The Pros and Cons of College

College can be important and a great opportunity for higher education, but it’s not for everyone.

Tyler Sarkan, Sandscript Author

College is the next step for many students getting out of High School. For many it offers higher education in many fields, and it gives better job opportunities. For some, however, college is an expensive gamble. Many students find it hard to keep up with book fees, food costs, and school equipment, and for many more, college is just not for them or their chosen career path. The following pros and cons might help decide whether college is for you.

First off, there are many pros to going to college. As mentioned, higher education is granted to students in college if they put in hard work, allowing them to explore opportunities they would’ve never had if they had found a job after high school. College also allows students to meet new people, like new friends, teachers, and staff. Through this networking, students’ future opportunities become more plentiful, simply by knowing more people. Another advantage is the opportunity to venture to new places.  People travel to many different places to attend college, and classes may take field trips that help students learn about specific topics by experiencing them. An example might be: visiting a hospital to have hands-on experiences and immerse themselves in the medical field.

While attending college can provide amazing experiences for students and grant them opportunities into their desired career fields, there are many cons that come with committing to college. Some of these can be detrimental to students, their mental health, and their finances.

College is a very costly gamble, especially in today’s world. One could put his or her life savings into a class and then decide it’s not for them. Most students have to apply and receive approval for student loans to even attend college, which means they will have to pay back a very large sum of money over years. This wasn’t the case some years ago. According to CNBC, accounting for inflation, the cost of private colleges rose around 129%, with the rise in cost of public schools being even more expensive rising 213% since the 1980’s. However, there are other drawbacks about college that aren’t money related. Many people are completely financially secure and have a well paying job without getting a college degree, and this is even more true now with jobs sprouting from the internet, like content creation, digital art, and web design. These opportunities make attending college seem more and more unnecessary.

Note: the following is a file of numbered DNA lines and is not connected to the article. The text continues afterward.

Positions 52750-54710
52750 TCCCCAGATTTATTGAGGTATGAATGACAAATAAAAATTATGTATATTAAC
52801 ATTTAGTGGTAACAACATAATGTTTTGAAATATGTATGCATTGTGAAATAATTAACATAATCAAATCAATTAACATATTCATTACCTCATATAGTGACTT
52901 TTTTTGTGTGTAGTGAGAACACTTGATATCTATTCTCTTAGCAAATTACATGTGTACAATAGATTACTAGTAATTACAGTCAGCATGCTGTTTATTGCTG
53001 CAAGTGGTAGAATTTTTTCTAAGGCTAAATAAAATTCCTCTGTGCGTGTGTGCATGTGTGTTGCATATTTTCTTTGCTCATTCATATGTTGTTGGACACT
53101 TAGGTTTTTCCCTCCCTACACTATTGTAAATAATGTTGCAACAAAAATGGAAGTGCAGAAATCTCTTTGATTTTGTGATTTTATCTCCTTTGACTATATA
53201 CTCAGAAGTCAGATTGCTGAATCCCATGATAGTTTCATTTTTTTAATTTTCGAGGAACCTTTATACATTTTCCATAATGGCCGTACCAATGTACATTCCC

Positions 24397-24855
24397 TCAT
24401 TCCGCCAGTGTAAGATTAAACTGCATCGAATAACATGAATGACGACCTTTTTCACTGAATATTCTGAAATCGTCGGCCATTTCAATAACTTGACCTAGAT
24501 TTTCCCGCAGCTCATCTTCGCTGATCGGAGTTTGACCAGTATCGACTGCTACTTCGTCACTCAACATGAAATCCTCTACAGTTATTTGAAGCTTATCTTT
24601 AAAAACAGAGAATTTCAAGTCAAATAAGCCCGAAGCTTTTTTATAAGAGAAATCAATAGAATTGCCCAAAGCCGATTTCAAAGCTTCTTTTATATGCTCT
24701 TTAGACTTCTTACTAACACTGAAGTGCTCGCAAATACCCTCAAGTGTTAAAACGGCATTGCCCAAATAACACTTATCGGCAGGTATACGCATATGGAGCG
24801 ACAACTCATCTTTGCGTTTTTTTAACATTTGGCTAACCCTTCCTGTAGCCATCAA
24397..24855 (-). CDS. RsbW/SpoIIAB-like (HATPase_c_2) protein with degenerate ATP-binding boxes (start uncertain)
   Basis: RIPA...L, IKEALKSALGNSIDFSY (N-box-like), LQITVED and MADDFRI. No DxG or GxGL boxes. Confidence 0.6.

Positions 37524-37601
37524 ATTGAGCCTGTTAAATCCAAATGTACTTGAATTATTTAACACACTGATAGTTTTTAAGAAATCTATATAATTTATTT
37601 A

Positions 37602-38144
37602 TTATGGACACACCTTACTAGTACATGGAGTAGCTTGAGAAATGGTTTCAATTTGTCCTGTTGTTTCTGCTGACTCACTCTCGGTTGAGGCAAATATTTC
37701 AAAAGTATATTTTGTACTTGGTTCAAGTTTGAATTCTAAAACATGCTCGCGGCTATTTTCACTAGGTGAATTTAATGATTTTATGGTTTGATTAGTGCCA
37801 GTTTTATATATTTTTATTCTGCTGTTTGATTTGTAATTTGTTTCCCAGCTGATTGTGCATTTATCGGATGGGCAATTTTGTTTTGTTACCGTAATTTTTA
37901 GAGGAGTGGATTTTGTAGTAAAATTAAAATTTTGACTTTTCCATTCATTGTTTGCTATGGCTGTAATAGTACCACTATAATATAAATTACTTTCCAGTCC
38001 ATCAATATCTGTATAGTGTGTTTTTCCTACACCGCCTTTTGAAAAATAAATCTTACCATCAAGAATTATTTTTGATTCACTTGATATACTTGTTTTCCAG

A final point against college is the issue of mental health. Mental health is very important and controls how someone acts, talks, and socializes, and unfortunately mental health issues for college students are on the rise. Rampant issues with anxiety and depression are common for college students, possibly resulting from the work pressure put on college students, as college is known for big workloads and relatively short timespans. 

For some, college is a great place to build your skills and pursue a higher level of education, but for others, it’s an expensive game that doesn’t guarantee their future, and some might wish to work a job that doesn’t require a college degree. Overall, choosing to go to college should be based around the person asking.